There is a lot that I do like about the Maurus X. Things like an easy to use and pretty comprehensive software and driver package. There is also the looks and styling of the mouse and the strong body lines and almost automotive inspired curves all lend to something that most can get used to in no time at all. There is also a lot of top end gear inside of the Maurus X. Using a 32-bit Cortex M0 processor, having one of the highest click gen crystals I have seen, and offering the Avago ADNS3090 and Omron switches to keep you in the best control of your game possible, what more can you really ask for in a mouse at this price point? I, for one, am very pleased with the overall performance, and ability to get the job done, even if it does require a bit of programming to get it just the way you like it.
This is not to say that there aren't some personal gripes I have with the Maurus X. Starting off with the simple things, why does the LED in the heel of the mouse fully illuminate in pulsation modes? While I was able to turn it off and get the full lighted effect, I think without it in the pulse mode, it makes the name look lame - why bother? Aside from the mouse being a little too small for my hands, it does offer very accurate travel and pinpoint precision right on up to the 4000 DPI. The issue here was more with the feet choice, rather than the mouse's ability to do its job. By this I mean there is a very grainy feel to the movement of the Maurus X, and I tested this on various cloths, composites, and even an aluminum mouse pad. While it does tend to slow movements down when you are trying to snipe someone across the map, the coefficient of friction is too high and makes normal run and gun movements somewhat tiresome.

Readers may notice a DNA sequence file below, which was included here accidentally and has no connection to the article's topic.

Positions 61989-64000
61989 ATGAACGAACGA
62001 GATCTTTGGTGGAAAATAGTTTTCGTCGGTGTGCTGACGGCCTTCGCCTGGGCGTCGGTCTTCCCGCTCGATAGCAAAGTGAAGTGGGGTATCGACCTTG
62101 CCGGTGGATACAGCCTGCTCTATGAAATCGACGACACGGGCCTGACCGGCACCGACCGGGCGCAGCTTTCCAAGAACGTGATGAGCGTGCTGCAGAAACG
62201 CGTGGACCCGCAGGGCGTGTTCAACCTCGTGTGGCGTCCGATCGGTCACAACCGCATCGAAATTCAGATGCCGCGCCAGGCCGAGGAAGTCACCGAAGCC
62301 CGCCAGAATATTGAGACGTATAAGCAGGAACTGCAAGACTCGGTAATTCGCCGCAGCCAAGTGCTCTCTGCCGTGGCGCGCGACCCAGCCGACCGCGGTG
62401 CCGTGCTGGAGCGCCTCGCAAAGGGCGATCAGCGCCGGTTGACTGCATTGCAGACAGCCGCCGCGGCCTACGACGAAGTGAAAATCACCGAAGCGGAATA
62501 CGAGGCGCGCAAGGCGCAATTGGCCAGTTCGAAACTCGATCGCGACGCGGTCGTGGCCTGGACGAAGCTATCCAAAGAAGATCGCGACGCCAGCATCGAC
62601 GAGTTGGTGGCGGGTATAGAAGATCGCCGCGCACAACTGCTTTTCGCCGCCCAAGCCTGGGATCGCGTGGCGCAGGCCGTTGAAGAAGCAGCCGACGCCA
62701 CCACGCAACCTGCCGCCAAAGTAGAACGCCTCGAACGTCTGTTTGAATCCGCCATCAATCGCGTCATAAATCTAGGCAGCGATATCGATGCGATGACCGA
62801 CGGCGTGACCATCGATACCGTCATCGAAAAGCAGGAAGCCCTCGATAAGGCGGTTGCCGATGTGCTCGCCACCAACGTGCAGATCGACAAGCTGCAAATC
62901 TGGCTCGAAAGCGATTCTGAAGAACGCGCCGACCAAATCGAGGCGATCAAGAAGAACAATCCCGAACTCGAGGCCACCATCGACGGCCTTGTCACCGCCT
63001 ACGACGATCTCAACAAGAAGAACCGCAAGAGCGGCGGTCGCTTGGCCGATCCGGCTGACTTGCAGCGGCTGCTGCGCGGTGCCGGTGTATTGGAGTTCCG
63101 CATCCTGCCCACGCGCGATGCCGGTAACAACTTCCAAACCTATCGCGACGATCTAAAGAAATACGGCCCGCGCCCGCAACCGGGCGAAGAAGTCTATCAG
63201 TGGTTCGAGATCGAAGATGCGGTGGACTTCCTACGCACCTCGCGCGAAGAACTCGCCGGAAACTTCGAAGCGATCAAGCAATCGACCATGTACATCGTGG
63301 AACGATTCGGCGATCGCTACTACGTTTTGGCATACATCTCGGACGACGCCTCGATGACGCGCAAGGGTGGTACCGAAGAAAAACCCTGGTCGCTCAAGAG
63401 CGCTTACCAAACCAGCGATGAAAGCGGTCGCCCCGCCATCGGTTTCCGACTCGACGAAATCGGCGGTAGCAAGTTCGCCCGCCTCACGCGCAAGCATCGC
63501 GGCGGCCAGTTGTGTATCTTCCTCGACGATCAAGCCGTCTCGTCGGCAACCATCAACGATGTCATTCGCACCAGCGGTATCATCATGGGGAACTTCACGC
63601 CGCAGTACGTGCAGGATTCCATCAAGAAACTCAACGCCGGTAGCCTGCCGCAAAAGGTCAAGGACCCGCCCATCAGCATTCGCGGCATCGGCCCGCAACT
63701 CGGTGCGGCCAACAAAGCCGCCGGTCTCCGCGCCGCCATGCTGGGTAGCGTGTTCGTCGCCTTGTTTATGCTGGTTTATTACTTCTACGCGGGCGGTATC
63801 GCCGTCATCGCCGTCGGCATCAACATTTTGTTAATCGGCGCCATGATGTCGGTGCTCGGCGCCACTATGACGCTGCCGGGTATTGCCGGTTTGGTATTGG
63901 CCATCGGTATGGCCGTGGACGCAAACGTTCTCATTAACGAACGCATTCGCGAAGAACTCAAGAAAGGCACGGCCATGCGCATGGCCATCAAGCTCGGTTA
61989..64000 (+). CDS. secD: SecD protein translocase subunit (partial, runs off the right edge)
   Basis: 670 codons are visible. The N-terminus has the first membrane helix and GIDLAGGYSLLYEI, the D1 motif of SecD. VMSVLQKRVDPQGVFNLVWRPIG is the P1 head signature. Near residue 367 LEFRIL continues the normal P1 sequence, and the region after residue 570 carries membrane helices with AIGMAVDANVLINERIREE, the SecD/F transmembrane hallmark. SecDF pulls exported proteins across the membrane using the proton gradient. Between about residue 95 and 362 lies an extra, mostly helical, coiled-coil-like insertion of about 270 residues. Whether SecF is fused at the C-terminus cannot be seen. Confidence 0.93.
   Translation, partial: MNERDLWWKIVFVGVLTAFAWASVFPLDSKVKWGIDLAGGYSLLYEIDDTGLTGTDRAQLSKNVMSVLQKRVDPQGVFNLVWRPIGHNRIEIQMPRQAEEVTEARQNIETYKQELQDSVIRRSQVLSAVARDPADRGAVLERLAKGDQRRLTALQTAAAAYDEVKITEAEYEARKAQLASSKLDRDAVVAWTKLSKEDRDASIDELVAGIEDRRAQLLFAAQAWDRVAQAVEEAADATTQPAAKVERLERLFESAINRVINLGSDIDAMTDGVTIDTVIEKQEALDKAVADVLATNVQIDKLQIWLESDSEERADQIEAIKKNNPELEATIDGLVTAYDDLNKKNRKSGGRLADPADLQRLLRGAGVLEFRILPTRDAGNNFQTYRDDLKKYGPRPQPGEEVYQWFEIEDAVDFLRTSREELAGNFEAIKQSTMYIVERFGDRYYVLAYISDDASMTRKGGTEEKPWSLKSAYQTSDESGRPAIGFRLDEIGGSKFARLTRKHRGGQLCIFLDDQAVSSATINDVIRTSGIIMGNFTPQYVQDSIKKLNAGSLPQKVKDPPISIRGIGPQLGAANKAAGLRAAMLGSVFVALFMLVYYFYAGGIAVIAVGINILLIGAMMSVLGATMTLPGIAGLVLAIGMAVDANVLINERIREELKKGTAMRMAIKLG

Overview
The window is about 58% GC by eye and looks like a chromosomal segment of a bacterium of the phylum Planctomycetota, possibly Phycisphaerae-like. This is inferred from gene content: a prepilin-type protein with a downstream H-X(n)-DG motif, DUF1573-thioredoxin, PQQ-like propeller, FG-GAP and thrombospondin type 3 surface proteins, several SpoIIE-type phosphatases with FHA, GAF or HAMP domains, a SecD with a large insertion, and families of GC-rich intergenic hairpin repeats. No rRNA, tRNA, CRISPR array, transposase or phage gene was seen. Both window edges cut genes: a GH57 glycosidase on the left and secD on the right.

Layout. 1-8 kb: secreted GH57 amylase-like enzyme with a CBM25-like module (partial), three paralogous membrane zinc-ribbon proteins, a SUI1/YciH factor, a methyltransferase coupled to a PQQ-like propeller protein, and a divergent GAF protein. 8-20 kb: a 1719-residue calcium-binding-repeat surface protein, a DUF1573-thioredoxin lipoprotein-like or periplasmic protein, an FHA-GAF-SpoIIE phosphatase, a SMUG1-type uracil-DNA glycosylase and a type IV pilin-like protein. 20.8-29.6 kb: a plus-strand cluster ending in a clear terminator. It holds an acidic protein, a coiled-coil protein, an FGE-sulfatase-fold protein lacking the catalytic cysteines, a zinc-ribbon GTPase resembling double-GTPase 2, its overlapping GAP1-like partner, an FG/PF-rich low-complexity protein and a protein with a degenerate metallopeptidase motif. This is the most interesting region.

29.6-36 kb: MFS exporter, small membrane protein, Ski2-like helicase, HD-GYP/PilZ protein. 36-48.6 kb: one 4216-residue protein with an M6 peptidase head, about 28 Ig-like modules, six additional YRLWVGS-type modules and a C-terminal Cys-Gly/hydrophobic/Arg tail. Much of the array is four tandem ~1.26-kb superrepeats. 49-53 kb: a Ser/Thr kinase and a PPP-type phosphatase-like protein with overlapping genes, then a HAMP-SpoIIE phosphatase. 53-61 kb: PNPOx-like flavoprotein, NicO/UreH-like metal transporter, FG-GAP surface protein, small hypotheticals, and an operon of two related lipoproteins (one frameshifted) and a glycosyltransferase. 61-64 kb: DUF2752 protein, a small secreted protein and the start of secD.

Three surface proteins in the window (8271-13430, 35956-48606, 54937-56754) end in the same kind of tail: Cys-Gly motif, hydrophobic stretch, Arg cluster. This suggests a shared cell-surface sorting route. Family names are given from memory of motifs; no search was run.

To me the most frustrating part is that you spend way too much time in the software with the Maurus X. Whether to swap profiles, swap DPI, whatever the minor changes, due to the limited buttons available, you always have to cancel out one ease of access for another, which also becomes tiresome, and is not beneficial to gaming when you spend the first 30 seconds of a round in your mouse software to change setups for a new map.
I can't really say that the Maurus X will not fit certain user's needs, nor can I say that the construction or included hardware is in any way limited or incapable. What I am saying is that if you do like the looks of this mouse, and you don't have the need for various profiles, Macros and DPI selection on-the-fly, then maybe you should keep looking. To me this mouse is more for the relaxed gamer who wants to have six things under control of one hand, while the other is on the keyboard. I guess the bottom line is that I feel that even with a well constructed mouse that looks and works fine, it is almost like they tried to pack too much into the Maurus X to match all that top end hardware, but are missing at least two more buttons to make the mouse as functional as it seems on paper.
Even so, I think the pricing of $62 is good for what the Maurus X brings to the table, just be certain you are fully aware of the shortcomings if you are an advanced gamer looking for total control with your non-keyboard hand.